10) Attractive Views from the Bed. Whatever you see from your bed is the last thing you see at night and the first thing you see in the morning, so make sure you like what you see. For example, if you look at an empty wall, you may want to enhance your view with artwork you find beautiful or inspirational. if you have a view of a bathroom, keep the bathroom door closed at night. In Feng Shui, bathrooms are places where energy, like water, is pushed down through the drains and can be a “drain” on your health.

11) A Sense of Privacy. Remove or limit the number of photographs of your friends, family, and children that you keep in your bedroom. All those images of people and places you know are constantly reminding you of memories and relationships—they therefore have a very active energy and can make the room feel more public than private.


12) Position your bed so that you feel secure. It’s human nature not to feel relaxed when our backs are to a door and we can’t see if someone is entering the room—it makes us feel vulnerable. Place your bed so that you have a view of the door, but that your feet are not pointed directly at the door, and that you have the support of a solid wall and/or headboard behind you.

13) Clear the Clutter and Clean: So clean and get rid of the clutter—even the clutter under the bed. You may also want to try washing the sheets with a natural laundry detergent with a hint of a scent, like lavender which is known for its soothing properties. Then enjoy climbing into bed with fresh sheets!

14) Increase fresh air and sunlight. Always open curtains during the day to refresh the room energetically and lift your spirits. Open your windows at least ten minutes a day to clean (and clear) the air. The Environmental Protection Agency says pollution inside our homes can be two to five times higher than outside our homes, even in industrialized cities.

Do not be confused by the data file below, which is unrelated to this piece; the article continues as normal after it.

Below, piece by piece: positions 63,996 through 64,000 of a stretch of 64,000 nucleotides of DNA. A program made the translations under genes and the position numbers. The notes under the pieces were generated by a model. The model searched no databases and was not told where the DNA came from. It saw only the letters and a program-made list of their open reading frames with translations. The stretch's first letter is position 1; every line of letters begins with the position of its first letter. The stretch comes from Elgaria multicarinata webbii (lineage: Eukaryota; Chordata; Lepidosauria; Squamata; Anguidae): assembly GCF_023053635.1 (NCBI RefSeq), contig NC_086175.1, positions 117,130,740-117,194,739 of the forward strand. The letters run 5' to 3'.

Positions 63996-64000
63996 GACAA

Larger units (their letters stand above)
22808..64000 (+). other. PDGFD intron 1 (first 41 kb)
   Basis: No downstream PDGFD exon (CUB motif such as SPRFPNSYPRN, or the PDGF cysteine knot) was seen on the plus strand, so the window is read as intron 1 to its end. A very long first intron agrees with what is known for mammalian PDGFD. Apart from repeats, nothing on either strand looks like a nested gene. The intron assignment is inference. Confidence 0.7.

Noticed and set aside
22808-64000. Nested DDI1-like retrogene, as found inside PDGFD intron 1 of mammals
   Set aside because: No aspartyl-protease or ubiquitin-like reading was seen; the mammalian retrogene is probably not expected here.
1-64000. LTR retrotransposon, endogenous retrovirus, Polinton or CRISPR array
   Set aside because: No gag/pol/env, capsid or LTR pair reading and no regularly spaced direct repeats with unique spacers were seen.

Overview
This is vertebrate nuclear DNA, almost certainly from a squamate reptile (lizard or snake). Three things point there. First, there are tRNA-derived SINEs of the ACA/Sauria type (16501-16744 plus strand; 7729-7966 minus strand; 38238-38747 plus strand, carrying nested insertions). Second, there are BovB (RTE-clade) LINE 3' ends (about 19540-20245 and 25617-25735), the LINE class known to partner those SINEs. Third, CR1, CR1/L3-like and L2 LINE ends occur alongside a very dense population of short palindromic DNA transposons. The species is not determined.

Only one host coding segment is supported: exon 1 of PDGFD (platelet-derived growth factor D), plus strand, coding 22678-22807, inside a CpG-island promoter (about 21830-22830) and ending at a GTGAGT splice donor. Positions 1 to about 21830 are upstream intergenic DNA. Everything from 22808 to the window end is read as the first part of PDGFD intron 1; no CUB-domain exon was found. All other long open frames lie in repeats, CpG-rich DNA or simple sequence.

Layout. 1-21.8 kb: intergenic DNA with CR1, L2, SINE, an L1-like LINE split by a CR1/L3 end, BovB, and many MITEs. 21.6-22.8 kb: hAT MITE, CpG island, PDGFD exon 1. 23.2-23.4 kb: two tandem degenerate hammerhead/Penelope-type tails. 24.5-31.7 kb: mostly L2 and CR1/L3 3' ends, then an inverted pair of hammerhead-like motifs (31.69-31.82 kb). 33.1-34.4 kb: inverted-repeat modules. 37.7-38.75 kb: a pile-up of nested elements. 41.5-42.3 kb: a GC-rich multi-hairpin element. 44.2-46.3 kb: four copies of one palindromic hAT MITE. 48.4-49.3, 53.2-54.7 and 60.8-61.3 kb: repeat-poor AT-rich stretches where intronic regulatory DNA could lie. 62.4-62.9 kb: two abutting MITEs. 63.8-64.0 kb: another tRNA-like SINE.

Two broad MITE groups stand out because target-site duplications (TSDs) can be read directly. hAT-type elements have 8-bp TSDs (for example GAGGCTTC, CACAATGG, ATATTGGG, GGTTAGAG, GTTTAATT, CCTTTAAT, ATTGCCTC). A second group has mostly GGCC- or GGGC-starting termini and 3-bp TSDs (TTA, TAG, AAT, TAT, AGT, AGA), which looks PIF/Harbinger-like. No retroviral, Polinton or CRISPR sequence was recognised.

15) Create a quiet room. If you have a choice, locate your bedroom away from a busy street or other sources of noise. Consider double pane windows or a sound machine outside your room if noise is a problem.

16) Make your bedroom as healthy as possible. There are so many toxins in our environments that are potentially harmful to our health. It’s important to make sure we reduce toxins in our home and decorate with healthy materials. The bedroom is probably the best place to start creating healthier home. Use natural cleaning products. Take a shower before bed so you’re not tracking outside environmental toxins into the bedroom. Either do not apply any personal care products before bed and/ or choose healthier products. Unwrap dry cleaning and air it out – so toxins off-gas, before putting it in a bedroom closet and/or use a non-toxic drycleaner. Avoid wearing shoes that you’ve worn outside in the bedroom. Use a vacuum with a HEPA filter. Decorate with healthy paints, finishes, and furniture.

17) Avoid having a lot of mirrors in the bedroom or a very large mirror. Mirrors have a very active energy. Locate mirrors so that you do not see yourself when you are lying in bed and avoid more than one mirror or very large mirrors.

18) Choose a comfortable mattress and pillow. This may sound obvious, but sometimes we “tolerate” discomforts in our environments. Your mattress and pillow should perfectly support you.

19) Avoid putting a television in your bedroom. Televisions tend to become the focal point of a room and in a sense, take over the room. Even when they are turned off, they have an active energy.

20) Have consistent bedtime rituals. While watching television and reading may seem relaxing, studies show they have the opposite effect. Avoid watching TV and using your computer before bedtime. Also consider dimming lights a few hours before bedtime and taking a warm bath or shower. Keeping a notepad by your bed to write down any last minute things that are on your mind will also help you let go until morning. You may consider some form of nighttime ritual before bed; this could be as simple as thinking about all the things you are grateful for, taking a few deep breaths, or setting an intention or praying.